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Snowdown Colliery

Building Snowdown Colliery 1907
Building Snowdown Colliery 1907

The Colliery, situated alongside the main Dover to Canterbury railway line, near to Ackolt which lies between Womenswold and Nonninton, was begun by Arthur Burr’s Foncage Syndicate in 1907, and the first sod was cut by Mrs Weston Plumptree. The first shaft at Snowdown hit water at 260 ft and flooded and 22 men were drowned. There were few sinking problems after this and Snowdown became the first commercial pit in Kent, and the first coal was brought to the surface from a depth of 1370ft, on 19th November, 1912. In January 1913 the “Beresford” seam was reached, and at 5’6” thick it enabled 800 tons per week to be mined.


miners who raised the 1st hoppit of coal from Snowdown
miners who raised the 1st hoppit of coal from Snowdown


Due to an act of Parliament in 1920, the Emergency Powers Bill, which temporarily increased wages for six months, in 1921 miners at Snowdown went on strike over the ensuing reduced pay and the company went into receivership.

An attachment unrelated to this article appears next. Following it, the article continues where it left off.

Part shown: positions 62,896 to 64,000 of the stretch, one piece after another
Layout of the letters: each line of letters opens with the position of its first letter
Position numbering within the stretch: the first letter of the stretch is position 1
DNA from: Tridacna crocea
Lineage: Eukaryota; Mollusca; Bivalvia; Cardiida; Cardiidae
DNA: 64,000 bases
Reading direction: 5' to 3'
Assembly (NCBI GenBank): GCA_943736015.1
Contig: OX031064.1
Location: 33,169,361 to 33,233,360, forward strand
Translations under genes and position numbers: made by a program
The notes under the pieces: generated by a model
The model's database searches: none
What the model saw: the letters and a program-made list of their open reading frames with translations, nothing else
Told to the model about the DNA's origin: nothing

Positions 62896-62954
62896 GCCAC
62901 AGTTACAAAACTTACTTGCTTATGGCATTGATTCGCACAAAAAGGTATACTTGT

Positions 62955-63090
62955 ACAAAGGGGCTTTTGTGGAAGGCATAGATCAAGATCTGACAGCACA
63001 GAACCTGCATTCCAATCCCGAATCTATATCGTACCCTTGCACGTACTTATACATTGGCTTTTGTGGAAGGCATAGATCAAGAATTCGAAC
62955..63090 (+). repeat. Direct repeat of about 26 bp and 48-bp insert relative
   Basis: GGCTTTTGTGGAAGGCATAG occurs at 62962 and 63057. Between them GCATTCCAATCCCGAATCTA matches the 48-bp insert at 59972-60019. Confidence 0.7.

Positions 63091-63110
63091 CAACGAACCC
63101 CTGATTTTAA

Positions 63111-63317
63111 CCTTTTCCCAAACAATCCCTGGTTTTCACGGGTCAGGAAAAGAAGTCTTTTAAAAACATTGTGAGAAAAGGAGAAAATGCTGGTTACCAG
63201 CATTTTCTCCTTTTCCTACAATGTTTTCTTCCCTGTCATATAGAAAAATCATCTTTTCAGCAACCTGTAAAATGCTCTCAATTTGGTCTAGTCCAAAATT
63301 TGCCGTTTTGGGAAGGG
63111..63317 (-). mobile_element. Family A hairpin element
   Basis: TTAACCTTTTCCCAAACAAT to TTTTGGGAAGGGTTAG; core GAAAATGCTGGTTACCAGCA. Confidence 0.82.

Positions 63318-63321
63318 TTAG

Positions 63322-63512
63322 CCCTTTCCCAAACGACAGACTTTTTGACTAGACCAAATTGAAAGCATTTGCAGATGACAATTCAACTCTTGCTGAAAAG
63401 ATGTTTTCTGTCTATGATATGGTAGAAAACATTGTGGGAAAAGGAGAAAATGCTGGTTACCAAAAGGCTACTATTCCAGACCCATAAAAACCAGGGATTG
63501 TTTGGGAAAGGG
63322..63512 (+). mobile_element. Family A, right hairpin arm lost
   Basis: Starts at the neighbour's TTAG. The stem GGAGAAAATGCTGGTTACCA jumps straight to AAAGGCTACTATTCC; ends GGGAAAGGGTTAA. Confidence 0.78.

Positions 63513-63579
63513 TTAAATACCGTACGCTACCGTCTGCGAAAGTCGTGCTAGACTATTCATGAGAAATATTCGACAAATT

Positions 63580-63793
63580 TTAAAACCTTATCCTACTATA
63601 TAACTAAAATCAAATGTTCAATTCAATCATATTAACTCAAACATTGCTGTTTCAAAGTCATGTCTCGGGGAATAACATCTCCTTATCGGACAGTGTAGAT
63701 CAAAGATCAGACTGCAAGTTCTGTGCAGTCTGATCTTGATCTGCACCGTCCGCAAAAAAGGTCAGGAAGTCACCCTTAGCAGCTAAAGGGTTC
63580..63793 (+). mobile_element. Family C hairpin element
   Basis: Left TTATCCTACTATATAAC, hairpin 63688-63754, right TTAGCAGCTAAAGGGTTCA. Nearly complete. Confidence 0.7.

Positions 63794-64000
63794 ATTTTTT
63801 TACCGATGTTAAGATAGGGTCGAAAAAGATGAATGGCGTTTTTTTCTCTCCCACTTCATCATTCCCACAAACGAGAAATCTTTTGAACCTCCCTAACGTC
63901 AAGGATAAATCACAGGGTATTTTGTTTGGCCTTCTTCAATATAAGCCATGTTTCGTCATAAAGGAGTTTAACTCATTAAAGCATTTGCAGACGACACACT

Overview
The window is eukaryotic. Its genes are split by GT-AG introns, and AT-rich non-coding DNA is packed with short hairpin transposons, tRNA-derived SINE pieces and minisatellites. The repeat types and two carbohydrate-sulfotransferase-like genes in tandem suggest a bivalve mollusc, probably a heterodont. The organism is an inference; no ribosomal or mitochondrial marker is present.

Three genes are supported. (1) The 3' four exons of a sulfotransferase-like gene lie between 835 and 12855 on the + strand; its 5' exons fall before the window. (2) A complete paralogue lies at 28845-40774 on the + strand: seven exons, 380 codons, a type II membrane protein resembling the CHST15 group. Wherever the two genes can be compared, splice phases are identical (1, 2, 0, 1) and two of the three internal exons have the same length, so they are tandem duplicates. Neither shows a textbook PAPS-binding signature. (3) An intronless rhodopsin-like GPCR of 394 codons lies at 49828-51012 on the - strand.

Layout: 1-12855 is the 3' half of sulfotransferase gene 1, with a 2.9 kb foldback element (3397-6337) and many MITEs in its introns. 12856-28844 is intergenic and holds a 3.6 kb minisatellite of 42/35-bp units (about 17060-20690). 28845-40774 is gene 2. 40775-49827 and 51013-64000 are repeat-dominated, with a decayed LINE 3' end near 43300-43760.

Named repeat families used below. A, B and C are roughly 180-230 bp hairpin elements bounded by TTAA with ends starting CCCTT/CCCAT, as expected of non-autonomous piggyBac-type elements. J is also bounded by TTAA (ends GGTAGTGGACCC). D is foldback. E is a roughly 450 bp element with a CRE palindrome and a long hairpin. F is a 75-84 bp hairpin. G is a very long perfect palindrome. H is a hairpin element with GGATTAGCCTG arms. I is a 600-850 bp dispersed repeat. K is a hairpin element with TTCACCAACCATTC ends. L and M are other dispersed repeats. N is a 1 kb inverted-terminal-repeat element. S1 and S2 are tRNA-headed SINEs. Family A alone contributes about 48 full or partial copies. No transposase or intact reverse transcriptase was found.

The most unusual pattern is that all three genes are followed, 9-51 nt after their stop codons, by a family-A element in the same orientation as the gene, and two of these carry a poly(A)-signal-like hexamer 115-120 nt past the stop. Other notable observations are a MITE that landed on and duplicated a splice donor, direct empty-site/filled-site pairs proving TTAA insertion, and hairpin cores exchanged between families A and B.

They closed the colliery in 1922 but maintained pumping operations so it could be sold as a working mine. The colliery was mothballed for almost two years before it was purchased in 1924 by Pearson & Dorman Long who had started a new colliery at Betteshanger.

Pearson & Dorman Long completely modernised the colliery, scrapping the old steam winding plant and installing a powerful electric one. They then purchased a 600 acre site and a Public Utility Society, Aylesham Tenants Ltd., built Aylesham village nearby to house 650 families. Prior to this, most of the Snowdown miners had lived in Dover.


architects drawing of Aylesham
Architects drawing of Aylesham


Snowdown was the deepest colliery in Kent reaching well over 3,000 ft (915 metres). It was also the hottest and most humid pit in Kent and was given the name 'Dante's Inferno' by the miners. Regarded by many as the worst pit to work at in Britain, most Snowdown miners worked naked because clothes became too uncomfortable. The miners could consume around 24 pints (14 lires) of water in an 8-hour shift. There were frequent cases of heat stroke.

Miners in the lamp room waiting to go down 1986
Miners in the lamp room waiting to go down 1986

View of Snowdown, looking towards Aylesham 1986
View of Snowdown, looking towards Aylesham 1986

Snowdown closed in 1987.